Safety Overview

Reid (Nelson Chenault - USA Today Sports)

Is safety a position of need? That depends on what the coaching staff thinks of young holdovers M.D. Jennings, Jerron McMillian and Sean Richardson. This is an outstanding safety class, with a bunch of starting-caliber players available in the first few rounds.

In Day 7 of our Green Bay Packers draft preview, here is a look at the safeties.

Packers depth chart


INSIDER INFORMATION


Best of Class, Overrated, Sleeper.

Scouts weigh in on top 22 safeties.

Closer look at top sleeper safety.

Morgan Burnett had a solid third season in the league, with his 137 tackles ranking second on the team. He added two interceptions (both against Minnesota on Dec. 2), two forced fumbles, two sacks and 13 passes defensed. He was one of two defenders in the NFL to play every snap and grew by leaps and bounds as the quarterback of the secondary.

The other position is up for grabs. M.D. Jennings started most of the season and had one interception. Rookie Jerron McMillian was a part-time starter and assumed the dime role after Charles Woodson's injury. He also had one interception.

Packers draft outlook

If you could combine Jennings and McMillian, you might have a top starter. Jennings is tall, can run and generally is in the right position but isn't strong enough to be a physical presence. McMillian can run and hit but is only 5-foot-11 and struggled recognizing route combinations. The wild card might be Sean Richardson, a big, fast, physical undrafted free agent. The Packers simply need more from their safeties. They didn't make enough plays and they didn't make any receivers nervous going over the middle. Can general manager Ted Thompson count on one of those young guys taking a big step forward?

Remember the Packers' draft preference. Like at most positions, they prefer bigger players. McMillian is the only player at the position shorter than 6-foot. Thus, in our rankings, we left out several players who are considered quality prospects.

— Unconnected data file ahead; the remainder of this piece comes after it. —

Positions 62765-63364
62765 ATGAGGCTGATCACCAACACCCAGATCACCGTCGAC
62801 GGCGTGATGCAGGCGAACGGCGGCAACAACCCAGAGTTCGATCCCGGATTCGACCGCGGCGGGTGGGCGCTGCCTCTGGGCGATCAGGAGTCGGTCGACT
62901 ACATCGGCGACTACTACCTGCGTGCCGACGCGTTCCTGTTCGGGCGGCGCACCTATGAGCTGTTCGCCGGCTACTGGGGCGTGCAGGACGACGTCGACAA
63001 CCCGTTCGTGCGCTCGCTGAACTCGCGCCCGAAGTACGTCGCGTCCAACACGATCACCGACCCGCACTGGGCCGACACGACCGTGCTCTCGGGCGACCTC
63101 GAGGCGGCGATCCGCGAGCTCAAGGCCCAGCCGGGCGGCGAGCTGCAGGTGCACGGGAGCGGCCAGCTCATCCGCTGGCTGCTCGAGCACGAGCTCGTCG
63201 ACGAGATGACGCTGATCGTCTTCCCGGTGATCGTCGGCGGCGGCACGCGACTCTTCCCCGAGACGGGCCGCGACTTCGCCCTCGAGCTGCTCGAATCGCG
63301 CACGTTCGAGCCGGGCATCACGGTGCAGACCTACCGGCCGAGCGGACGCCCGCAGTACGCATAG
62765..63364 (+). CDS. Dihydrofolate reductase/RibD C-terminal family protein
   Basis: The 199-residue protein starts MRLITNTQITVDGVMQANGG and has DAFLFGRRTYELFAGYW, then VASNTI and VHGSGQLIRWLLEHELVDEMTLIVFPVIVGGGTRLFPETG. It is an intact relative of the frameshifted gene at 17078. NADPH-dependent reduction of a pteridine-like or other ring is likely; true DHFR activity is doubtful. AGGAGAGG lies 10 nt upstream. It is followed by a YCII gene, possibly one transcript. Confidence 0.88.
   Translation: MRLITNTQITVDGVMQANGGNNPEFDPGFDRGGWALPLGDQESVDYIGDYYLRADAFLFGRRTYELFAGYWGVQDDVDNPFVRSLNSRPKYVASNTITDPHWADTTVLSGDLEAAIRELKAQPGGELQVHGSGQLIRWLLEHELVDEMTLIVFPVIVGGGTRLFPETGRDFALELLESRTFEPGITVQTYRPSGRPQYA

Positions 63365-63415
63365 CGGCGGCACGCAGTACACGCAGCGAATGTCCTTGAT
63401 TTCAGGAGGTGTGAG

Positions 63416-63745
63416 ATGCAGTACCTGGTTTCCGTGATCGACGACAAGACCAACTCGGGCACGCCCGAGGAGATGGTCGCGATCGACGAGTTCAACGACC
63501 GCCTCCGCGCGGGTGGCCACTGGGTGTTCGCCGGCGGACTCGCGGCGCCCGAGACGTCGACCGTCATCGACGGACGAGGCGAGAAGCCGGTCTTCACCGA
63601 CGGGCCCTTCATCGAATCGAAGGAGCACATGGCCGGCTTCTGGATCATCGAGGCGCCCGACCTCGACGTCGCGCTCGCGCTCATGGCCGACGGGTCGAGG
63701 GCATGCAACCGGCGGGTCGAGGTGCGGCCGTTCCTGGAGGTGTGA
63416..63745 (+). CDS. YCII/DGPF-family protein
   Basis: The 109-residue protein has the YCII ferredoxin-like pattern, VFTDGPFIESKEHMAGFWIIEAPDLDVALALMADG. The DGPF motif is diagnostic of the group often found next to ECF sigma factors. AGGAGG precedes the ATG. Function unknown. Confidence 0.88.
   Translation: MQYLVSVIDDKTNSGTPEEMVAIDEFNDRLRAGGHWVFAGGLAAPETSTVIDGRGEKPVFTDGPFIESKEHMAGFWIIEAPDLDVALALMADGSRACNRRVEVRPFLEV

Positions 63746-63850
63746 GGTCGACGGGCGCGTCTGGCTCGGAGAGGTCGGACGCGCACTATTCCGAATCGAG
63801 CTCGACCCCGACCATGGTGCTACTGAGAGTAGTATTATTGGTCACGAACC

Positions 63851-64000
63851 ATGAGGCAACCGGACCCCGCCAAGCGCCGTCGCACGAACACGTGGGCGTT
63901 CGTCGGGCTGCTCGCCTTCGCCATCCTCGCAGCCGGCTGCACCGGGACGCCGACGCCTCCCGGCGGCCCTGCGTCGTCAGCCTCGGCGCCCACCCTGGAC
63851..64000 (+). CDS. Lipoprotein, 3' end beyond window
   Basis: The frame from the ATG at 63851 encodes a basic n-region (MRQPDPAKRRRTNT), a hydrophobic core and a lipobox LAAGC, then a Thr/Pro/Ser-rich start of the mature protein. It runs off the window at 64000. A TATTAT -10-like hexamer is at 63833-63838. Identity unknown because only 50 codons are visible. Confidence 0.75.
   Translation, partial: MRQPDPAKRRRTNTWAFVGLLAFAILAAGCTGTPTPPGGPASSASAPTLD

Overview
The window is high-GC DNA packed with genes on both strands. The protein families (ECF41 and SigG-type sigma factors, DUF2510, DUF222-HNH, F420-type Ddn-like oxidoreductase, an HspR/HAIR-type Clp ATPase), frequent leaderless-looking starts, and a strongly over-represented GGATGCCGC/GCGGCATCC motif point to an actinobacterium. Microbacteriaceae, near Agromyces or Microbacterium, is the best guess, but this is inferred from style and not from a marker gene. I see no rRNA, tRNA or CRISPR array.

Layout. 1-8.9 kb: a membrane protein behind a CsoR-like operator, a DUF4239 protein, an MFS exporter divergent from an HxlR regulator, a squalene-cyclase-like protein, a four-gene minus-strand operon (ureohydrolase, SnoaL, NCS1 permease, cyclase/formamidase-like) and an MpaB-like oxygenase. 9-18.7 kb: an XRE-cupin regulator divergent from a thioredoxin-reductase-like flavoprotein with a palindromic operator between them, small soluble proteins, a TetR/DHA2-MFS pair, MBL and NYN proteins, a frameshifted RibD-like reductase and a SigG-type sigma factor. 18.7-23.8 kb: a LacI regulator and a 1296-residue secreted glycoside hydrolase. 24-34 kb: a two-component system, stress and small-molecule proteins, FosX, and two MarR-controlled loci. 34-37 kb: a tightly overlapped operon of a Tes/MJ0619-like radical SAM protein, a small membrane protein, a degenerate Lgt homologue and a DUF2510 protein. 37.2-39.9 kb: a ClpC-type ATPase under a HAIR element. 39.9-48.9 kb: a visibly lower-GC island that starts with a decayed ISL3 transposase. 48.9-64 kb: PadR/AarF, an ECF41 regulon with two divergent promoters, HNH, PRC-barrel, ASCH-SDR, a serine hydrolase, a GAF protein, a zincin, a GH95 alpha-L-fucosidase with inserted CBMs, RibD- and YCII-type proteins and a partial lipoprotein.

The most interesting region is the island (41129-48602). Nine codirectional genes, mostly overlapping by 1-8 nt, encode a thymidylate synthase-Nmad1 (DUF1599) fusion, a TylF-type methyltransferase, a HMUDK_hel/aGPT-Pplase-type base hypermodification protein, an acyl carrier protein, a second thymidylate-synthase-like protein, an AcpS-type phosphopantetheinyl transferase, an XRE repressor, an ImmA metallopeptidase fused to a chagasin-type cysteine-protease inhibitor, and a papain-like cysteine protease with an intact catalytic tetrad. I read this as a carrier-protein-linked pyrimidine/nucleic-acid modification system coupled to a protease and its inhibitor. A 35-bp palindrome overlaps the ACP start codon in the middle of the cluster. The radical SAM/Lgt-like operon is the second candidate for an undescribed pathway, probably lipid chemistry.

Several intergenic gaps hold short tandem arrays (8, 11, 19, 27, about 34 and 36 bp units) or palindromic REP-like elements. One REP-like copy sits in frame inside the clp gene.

Strength of draft class

This is an outstanding group of safeties. Perhaps seven or eight could emerge as first-year starters. There's a pretty stiff drop-off after the first three rounds, though.

Bottom of the first (round)

Texas' Kenny Vaccaro is the best safety in the class and almost certainly would be in the conversation if he fell to No. 26. Our scouting sources called that scenario highly unlikely, though his 40-yard time from the Combine could scare off some teams. He's tough, smart and versatile, having played both safety spots as well as cornerback, nickel and dime. One scout thought LSU's Eric Reid could be in the mix for the Packers, though he's not universally loved. He's fast, physical and intelligent, though sometimes plays out of control. LSU's defensive backs have transitioned well to the NFL, so that works in his favor.


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Bill Huber is publisher of Packer Report magazine and PackerReport.com and has written for Packer Report since 1997. E-mail him at packwriter2002@yahoo.com, or leave him a question in Packer Report's subscribers-only Packers Pro Club forum. Find Bill on Twitter at twitter.com/PackerReport.

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